Two hundred guests, 20 Team members, 12 weeks’ preparation, two really big bottles of booze, and over $10,000 raised for Kwantlen’s President’s Ambassadorial Team’s very own Scholarship Endowment Fund.
Friday evening proved to be a huge success for the PAT: Our second annual fundraiser, held at Fraser Downs Racetrack and Casino, essentially tripled the total raised at last year’s event. Our toonie toss was a profit machine, our 50/50 raffle saw one lucky guest walk away with $928, and the all-you-can-eat buffet kept everyone happy and well-fed. Plus, our goodie bags were a hit, and the fast-paced horse-racing, and betting, kept everyone entertained.
Planning an event can be incredibly stressful, but when most of the problems you have to deal with are relatively positive, the only thing you can do is take a deep breath and smile: We ran out of seats because too many people wanted to attend, we barely had enough table space for our silent auction items because so many generous businesses supported our endeavour, and not every PAT member got the opportunity to participate as much as I’m sure they would have liked to, because the ones involved were just too good at what they were doing.
In the grand scheme of things, I’m walking away from the evening with a lot of pride for what we managed to pull off.
I’m also walking away having learned several life and event-planning lessons: Some I learned the hard way, but others I’ve discovered after having had some time to reflect on the whole process.
But at the end of the day, the purpose of the event was not only met, but exceeded. The PAT is now well over half-way to meeting their original $20,000 goal. So really, the fun is just beginning: A third annual event would definitely get us past that mark, and then we get to hand out scholarship money to another generation of students, and maybe even future PATs. For me, that’s the best part.
In the meantime, a shout-out to my irreplaceable current PATs, and wonderfully supportive friends and family. “The nice thing about teamwork is that you always have others on your side.” — Margaret Carty
I spent my evening enjoying a lovely four-course meal at the Four Points Sheraton in Richmond with several Kwantlen business students and fellow PAT (President’s Ambassador Team) members.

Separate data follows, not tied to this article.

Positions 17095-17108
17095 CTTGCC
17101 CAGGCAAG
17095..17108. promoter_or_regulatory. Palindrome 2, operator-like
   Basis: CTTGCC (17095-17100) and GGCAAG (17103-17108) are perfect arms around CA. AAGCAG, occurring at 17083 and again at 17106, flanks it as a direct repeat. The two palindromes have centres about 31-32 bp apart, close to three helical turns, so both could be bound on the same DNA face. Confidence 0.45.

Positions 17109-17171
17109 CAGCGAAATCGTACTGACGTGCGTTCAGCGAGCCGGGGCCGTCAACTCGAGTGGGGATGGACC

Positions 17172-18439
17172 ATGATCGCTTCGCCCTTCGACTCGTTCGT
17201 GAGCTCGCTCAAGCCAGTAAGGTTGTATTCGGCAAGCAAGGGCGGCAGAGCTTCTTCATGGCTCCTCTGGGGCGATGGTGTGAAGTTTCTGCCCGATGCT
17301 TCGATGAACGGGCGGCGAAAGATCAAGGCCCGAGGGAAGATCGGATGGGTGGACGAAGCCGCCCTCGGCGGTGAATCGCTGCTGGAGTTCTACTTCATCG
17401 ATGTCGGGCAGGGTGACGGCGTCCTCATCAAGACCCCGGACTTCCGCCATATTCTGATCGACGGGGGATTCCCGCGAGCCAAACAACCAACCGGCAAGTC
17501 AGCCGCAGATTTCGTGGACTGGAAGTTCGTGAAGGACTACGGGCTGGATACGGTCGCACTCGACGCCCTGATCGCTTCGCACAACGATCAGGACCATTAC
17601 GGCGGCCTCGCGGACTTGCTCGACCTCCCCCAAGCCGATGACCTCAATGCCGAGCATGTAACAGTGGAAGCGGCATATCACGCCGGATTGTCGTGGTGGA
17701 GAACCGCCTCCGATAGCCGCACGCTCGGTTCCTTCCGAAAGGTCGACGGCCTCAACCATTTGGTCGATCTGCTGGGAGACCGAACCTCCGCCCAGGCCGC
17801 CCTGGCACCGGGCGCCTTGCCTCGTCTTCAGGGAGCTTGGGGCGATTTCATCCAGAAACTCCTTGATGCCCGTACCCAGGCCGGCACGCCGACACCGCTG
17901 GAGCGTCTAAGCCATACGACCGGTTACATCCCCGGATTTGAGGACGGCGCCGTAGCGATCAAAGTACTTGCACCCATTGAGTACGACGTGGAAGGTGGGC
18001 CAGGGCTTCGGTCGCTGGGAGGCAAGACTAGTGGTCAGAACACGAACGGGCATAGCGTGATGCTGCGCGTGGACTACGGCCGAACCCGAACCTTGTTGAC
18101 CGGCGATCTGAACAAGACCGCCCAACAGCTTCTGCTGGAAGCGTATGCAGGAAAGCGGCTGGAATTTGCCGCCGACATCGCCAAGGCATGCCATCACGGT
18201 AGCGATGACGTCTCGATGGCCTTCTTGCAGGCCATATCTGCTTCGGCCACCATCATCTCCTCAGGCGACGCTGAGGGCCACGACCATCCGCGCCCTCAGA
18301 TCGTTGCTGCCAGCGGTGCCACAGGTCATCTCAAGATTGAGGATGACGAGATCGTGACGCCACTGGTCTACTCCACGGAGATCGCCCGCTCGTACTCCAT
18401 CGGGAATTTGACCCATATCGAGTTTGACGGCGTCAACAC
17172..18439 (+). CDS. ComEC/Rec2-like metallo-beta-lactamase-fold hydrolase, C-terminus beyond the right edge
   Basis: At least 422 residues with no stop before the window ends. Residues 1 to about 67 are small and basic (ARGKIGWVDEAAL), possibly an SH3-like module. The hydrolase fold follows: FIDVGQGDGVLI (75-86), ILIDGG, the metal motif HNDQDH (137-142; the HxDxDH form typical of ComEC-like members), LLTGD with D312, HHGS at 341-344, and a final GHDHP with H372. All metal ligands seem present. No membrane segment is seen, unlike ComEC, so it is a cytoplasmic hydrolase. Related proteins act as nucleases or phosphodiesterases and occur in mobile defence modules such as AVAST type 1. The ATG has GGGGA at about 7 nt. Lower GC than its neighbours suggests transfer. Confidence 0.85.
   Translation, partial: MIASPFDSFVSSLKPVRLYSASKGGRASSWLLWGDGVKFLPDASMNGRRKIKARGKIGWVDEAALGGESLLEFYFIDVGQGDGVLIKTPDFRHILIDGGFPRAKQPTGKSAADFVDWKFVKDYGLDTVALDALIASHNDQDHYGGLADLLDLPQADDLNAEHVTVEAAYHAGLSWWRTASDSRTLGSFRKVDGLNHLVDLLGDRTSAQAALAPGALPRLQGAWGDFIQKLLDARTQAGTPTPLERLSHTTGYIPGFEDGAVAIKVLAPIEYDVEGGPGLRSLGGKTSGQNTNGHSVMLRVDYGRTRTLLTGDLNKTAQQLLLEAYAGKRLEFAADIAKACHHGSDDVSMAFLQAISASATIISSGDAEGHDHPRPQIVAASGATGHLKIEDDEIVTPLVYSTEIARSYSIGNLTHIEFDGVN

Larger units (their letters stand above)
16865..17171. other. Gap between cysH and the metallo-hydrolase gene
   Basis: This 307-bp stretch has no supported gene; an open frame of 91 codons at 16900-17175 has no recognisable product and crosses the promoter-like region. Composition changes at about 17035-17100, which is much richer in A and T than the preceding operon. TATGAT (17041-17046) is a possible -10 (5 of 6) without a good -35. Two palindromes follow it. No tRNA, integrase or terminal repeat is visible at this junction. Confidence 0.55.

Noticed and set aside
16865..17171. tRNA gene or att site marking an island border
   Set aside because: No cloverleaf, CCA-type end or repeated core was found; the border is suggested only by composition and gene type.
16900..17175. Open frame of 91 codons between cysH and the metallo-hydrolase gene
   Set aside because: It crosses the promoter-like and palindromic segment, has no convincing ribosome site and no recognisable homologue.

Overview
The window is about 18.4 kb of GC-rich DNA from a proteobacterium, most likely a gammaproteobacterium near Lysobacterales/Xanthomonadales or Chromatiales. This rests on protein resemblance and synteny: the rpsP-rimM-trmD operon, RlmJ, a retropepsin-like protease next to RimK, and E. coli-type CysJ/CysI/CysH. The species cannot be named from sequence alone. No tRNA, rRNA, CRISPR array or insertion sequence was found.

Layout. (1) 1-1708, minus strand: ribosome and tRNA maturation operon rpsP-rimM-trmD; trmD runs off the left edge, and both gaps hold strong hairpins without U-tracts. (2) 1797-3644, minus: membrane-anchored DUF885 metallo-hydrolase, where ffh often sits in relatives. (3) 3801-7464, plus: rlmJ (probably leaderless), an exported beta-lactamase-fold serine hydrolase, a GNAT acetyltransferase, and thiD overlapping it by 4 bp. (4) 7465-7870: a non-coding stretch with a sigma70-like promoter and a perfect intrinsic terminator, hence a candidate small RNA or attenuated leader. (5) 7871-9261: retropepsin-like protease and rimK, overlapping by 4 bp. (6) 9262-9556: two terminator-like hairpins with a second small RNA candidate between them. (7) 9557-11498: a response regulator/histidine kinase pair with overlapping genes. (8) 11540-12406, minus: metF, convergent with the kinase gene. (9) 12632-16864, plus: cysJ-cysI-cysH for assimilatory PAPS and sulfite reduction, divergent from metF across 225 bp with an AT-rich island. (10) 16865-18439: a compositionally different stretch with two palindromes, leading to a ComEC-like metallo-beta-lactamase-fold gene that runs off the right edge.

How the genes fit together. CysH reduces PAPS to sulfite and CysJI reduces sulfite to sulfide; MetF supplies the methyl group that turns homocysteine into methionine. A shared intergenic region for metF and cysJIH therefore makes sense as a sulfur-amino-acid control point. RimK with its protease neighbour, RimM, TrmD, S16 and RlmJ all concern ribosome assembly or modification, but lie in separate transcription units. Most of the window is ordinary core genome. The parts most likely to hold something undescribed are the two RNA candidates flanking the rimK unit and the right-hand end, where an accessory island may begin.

The dinner set the scene for a business etiquette session with Cheryl Samusevich, a corporate etiquette and international protocol consultant (according to her business card) from Nebraska.
Over the course of two and half hours, we learned how to properly and professionally indulge in our tomato soup, chicken and potatoes, garden salad and chocolate cake, in accordance with the continental style of dining.
I’m no stranger to eating in formal settings, and I am generally overly conscious of how I eat in public. But I found that there were so many little details that I was unaware of, and that slowed down the eating process considerably.
Now I am full and well-learned in the art of (fine) dining, a skill which is apparently an important one to have when dealing with executives and well-learned individuals.
Here are some of the lessons I learned this evening:
1. A diner sits down on the right side of their chair, and stands up from the same side.
2. Salads are served after the entrée as a palate-cleanser. They are also more enjoyable to eat when you are not starving for actual food.
3. Sherry is served with soup, white wine with chicken or fish, red with red meat and champagne with desserts. Champagne also accompanies toasts (as in speeches and not the charred bread variety).
4. Each meal has a guest of honour and a host. The guest is always served first and has their plate cleared first, but the host, served last, takes the first and last bite of each course.
5. When being toasted, you never drink to yourself.
6. When passing bread or butter or coffee cream, you pass it around the table in a counter-clockwise manner, beginning with the guest.
7. Salt and pepper are always passed as a pair.
8. To eat your dessert, you have a fork and a spoon. The spoon acts as a knife.
9. The utensils are never put down on the plate, unless you are taking a drink. You don’t switch your fork from hand to hand either: You simply shovel food onto the back of the fork and put it in your mouth upside down.
10. If the waiter gives you poor service, you may choose to tip him five or 10 per cent, but you must explain to him why you did so.
Finally, and most importantly, when the waiter drops the coffee cream all over your designer purse and a pair of your favourite designer shoes, just keep calm, and carry on.
(For the fashionistas, fashionistos and label-lovers out there, no accessories were permanently harmed over the course of the night. My giraffe heels were salvaged in all of their glory.)